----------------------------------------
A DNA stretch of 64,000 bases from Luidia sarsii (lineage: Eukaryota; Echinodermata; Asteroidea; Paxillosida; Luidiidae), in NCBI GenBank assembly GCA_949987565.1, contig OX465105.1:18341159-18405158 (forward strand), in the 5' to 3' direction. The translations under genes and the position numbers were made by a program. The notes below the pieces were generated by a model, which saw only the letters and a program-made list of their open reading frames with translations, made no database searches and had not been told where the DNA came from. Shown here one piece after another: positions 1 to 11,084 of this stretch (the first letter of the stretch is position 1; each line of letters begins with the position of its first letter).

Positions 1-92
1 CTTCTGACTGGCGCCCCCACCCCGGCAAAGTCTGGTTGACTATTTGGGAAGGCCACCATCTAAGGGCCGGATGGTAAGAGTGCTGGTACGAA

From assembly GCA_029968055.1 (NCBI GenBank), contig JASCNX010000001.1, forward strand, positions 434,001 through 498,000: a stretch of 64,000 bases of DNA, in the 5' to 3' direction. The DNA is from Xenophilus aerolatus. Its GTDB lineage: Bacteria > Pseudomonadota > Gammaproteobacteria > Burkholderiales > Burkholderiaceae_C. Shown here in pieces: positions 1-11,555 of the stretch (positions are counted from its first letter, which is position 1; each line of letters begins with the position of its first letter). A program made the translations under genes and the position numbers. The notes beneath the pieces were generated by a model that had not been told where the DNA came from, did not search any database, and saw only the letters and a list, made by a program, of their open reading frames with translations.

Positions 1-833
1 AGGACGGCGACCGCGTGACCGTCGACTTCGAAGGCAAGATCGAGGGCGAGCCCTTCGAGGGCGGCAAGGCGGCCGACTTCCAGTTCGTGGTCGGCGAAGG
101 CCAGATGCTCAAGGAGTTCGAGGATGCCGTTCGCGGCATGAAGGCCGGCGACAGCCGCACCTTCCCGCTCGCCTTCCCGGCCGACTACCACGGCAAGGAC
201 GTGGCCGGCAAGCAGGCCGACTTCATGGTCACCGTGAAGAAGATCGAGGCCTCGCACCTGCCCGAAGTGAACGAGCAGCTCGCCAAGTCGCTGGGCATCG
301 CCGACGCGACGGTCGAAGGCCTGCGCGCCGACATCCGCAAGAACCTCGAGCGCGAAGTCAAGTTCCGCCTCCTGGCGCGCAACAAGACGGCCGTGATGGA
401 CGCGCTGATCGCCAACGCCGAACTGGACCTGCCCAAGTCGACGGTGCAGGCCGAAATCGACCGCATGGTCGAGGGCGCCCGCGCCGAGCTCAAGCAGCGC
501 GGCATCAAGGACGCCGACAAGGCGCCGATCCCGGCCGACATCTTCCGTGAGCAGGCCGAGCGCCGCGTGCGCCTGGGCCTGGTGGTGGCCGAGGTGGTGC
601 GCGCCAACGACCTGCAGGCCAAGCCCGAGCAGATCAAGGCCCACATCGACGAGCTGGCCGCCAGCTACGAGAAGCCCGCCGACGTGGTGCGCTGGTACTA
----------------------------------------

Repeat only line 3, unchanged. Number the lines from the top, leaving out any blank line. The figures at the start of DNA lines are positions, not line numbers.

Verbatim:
1 CTTCTGACTGGCGCCCCCACCCCGGCAAAGTCTGGTTGACTATTTGGGAAGGCCACCATCTAAGGGCCGGATGGTAAGAGTGCTGGTACGAA